Aim Low, Think Big: Top Rivers and Lakes for Bowfishing

Top Rivers and Lakes for Bowfishing

Bowfishing is quickly becoming popular among sportsmen in Texas as well as nationwide. It combines the thrill of hunting with the skill of archery as well as the sport of fishing.

The excitement of multiple shot opportunities, several species of fish you can shoot, and the flexibility of day or nighttime bowfishing makes it an all around fun sport for everyone.

Bowfishing is legal on most rivers and lakes but it is important to check your Texas Parks & Wildlife Outdoor Annual Hunting and Fishing Regulations or call your local game warden to ensure you are following the rules.

The basic gear you need for bowfishing is a compound, lever, recurve, or even long bow, a reel outfitted with bowfishing line, and a bowfishing arrow. Most sporting goods stores in Texas

carry bowfishing kits and arrows, so getting started is easy.

The least expensive way to build a bowfishing rig is to purchase a used compound bow from a pawn shop or on the internet through websites such as eBay or Craigslist and outfit it with a bowfishing kit.

One of my closest friends and bowfishing mentors, Marty McIntyre, is a professional bowfishing guide and owner of GARQUEST Bowfishing Adventures (www.garquest.com). Marty’s logo is simple, “Saving Game Fish, One Trash Fish at a Time.”

Not all the species you bowfish for are “trash fish”, but the impact bowfishers have on the ecology of a body of water is almost always beneficial to the area. Marty currently holds the world and state record for a largemouth buffalo, weighing in at 81.5 pounds, which was taken out of Toledo Bend Reservoir in the summer of 2011. It goes without saying that this lake is a top bowfishing destination. Since he is based in Central Texas, Marty does much of his guiding on Belton Lake and Lake Stillhouse Hollow. These two lakes offer ample bowfishing opportunities, and I have personally shot many fish with him every trip I have gone on with Marty.

Carp and buffalo are well known as invasive species for game fish such as bass, by feeding on eggs during spawning. I often refer to carp and buffalo as the feral hogs of fresh water. They can be found in most any lake in Texas and offer ample shot opportunities for bowfishermen.

Texas has many power plant lakes located in different parts of the state. Since cooling the power plant keeps the water warm, many of these lakes contain tilapia, which are a great mild-tasting fish. In lakes such as Brauning and Calaveras, located in the San Antonio area, bowfishing for tilapia is excellent. Tilapia is a smart fish with very keen eyesight so I equate bowfishing for them in many ways to turkey hunting. The minute you see a tilapia, draw back and shoot.

In some of these lakes, plecostomus, also known as aquarium algae-eaters, grow to the size of small catfish, and are an invasive species that has overrun lakes such as Calaveras. This makes for even more bowfishing opportunities on these man-made reservoirs. Gibbons Creek, Lake Fairfield, and Coleto Creek are also among top Texas bowfishing favorites for power plant lakes.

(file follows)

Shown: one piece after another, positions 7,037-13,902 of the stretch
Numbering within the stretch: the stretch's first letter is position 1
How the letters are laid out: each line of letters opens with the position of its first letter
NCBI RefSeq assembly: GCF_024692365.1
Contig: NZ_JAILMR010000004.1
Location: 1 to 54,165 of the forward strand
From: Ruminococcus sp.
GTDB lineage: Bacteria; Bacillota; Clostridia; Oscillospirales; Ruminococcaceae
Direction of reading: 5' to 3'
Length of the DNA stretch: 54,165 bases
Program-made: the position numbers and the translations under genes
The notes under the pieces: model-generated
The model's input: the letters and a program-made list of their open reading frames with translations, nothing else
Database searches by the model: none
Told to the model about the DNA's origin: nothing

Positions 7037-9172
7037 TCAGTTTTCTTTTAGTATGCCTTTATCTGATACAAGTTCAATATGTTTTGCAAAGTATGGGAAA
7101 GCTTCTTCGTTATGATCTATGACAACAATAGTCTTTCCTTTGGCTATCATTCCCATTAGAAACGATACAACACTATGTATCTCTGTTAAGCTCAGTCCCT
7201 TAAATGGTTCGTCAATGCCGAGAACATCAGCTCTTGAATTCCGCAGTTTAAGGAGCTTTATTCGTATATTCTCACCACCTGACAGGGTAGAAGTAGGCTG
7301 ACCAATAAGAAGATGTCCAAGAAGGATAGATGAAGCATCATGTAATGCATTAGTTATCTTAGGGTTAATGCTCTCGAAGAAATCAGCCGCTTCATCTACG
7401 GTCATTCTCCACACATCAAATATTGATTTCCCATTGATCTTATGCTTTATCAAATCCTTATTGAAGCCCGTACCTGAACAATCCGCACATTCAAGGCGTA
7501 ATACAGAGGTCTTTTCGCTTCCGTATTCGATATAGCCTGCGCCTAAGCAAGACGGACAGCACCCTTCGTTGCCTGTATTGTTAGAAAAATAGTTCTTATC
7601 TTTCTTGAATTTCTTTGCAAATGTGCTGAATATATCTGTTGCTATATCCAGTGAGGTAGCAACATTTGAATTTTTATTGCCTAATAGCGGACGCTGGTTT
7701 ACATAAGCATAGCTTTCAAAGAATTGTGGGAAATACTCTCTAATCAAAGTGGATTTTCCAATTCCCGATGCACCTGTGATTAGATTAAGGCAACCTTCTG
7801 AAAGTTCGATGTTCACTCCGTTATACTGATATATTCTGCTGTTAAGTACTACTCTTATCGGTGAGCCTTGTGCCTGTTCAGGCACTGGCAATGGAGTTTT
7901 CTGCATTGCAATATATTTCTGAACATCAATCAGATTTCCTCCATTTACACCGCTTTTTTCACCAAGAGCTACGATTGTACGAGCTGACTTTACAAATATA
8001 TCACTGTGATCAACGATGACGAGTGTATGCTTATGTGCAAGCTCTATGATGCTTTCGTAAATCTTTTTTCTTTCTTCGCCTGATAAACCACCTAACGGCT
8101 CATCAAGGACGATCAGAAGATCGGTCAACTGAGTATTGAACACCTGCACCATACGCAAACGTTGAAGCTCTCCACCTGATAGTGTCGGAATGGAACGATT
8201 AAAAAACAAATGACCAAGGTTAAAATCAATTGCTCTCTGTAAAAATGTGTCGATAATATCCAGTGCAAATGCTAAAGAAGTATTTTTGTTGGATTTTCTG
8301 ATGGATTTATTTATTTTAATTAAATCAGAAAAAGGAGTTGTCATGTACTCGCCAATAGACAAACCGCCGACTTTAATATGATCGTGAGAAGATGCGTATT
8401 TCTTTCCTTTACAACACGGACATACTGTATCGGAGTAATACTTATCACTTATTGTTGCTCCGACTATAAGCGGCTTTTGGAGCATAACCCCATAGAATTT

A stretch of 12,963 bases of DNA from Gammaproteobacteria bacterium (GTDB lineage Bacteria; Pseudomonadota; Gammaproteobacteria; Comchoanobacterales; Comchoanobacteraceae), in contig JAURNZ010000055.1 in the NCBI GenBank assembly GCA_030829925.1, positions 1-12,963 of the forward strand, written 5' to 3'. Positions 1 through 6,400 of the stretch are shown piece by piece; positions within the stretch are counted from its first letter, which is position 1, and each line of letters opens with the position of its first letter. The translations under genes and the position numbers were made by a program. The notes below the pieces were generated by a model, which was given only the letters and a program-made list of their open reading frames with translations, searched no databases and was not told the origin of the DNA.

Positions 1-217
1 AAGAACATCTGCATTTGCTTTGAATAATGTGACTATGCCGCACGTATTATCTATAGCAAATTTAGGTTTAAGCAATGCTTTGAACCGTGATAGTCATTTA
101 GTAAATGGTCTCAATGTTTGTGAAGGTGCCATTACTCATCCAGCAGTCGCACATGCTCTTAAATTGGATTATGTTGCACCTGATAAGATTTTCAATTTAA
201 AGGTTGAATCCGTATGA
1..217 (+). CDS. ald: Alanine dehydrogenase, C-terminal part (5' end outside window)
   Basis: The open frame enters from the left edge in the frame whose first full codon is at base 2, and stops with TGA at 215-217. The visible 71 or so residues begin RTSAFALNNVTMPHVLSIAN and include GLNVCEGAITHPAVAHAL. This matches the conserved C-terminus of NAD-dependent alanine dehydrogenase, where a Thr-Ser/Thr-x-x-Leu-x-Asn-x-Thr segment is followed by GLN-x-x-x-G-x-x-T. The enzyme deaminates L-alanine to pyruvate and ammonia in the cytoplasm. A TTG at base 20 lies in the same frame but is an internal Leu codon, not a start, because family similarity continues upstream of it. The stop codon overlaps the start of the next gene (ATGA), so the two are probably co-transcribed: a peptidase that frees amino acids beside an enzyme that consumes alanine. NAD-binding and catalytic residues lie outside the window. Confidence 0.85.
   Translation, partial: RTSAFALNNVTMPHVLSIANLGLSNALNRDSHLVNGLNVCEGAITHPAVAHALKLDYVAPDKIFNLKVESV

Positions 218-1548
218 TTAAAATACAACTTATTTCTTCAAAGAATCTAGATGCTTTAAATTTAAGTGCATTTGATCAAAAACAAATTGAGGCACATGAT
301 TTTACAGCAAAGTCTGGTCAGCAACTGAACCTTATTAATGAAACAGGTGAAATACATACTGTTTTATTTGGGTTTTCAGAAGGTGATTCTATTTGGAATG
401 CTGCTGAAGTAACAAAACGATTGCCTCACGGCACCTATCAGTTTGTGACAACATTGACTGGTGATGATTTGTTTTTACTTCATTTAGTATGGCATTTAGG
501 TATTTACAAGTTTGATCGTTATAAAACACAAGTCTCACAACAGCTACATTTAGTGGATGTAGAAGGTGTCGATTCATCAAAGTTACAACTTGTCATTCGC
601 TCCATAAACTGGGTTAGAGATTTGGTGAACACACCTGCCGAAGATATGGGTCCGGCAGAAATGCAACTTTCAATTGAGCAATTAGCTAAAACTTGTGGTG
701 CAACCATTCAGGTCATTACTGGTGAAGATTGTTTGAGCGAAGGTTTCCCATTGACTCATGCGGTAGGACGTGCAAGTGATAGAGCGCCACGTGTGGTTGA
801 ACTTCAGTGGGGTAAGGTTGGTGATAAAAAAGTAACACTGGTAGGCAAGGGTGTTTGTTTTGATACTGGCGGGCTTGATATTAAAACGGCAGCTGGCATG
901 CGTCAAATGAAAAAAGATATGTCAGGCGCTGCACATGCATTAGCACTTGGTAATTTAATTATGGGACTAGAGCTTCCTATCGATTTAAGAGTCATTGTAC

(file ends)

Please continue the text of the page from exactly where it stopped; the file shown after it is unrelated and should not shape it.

Many bowfishers travel long distances to Texas for trophy alligator gars. The main rule to follow for finding lakes with alligator gars is that most lakes (but not all) that have a prominent river system feeding into the Texas Gulf have them. One theory is that many decades ago, gars existed primarily in saltwater and migrated up freshwater rivers, especially during their spring spawning time. Many lakes were impounded on these rivers and bodies of water such as Lake Livingston, Lake Texoma, Corpus Christi Lake, Choke Canyon, Sam Rayburn, and Lake Houston are good examples of this and are great bowfishing lakes for alligator gars.

Long known for its excellent alligator gar fishing and bowfishing possibilities, the Trinity River and many of the lakes impounded along it make for great bowfishing opportunities. The Brazos River is one of Marty’s favorite spots for bowfishing for alligator gars close to home, since it runs through North Central Texas.

Lake Ray Hubbard, Ray Roberts Lake, Lake Grandbury, Lake Grapevine, Lake Worth, and Possum Kingdom Lake rank among some of the best bowfishing lakes for North Texas. Possum Kingdom Lake regularly holds bowfishing tournaments and is a premier bowfishing destination in North Texas. Medina Lake, Lake Amistad, and Falcon are among some South Texas favorites for bowfishing, especially when it comes to trophy alligator gars.

One of the main tactics to follow when bowfishing during the day or night, is to follow the edges of the lake or flats in the shallower water. Troll slowly, always being on the lookout for shot opportunities. If you are new to bowfishing, keep in mind that the refraction properties of the water make fish appear higher than they actually are. For this reason, I have adopted the saying when I am teaching new bowfishers the sport, “Aim Low, Think Big”.

Most veteran bowfishers don’t believe in using sights, lasers, or any other tools for aiming but, instead, shoot instinctively. Although I have used a laser sight before, I too choose this method of aiming down the arrow at the fish as I think you can hone the skill of instinctive shooting better this way rather than relying on a sight.

If you are new to bowfishing, or just need some pointers to get better at your game, hiring a bowfishing guide is an inexpensive way to get introduced or brush up on the sport. Most guides will have all the equipment you need for the trip. Since bowfishing is becoming more and more popular, there is most likely a full-time or part-time bowfishing guide service in your area.

Whatever lake or river on which you choose to go bowfishing, and whatever  time of day or night you choose to go out, be safe and have fun out on the water.

Story by Dustin Warncke

TF&G Staff:
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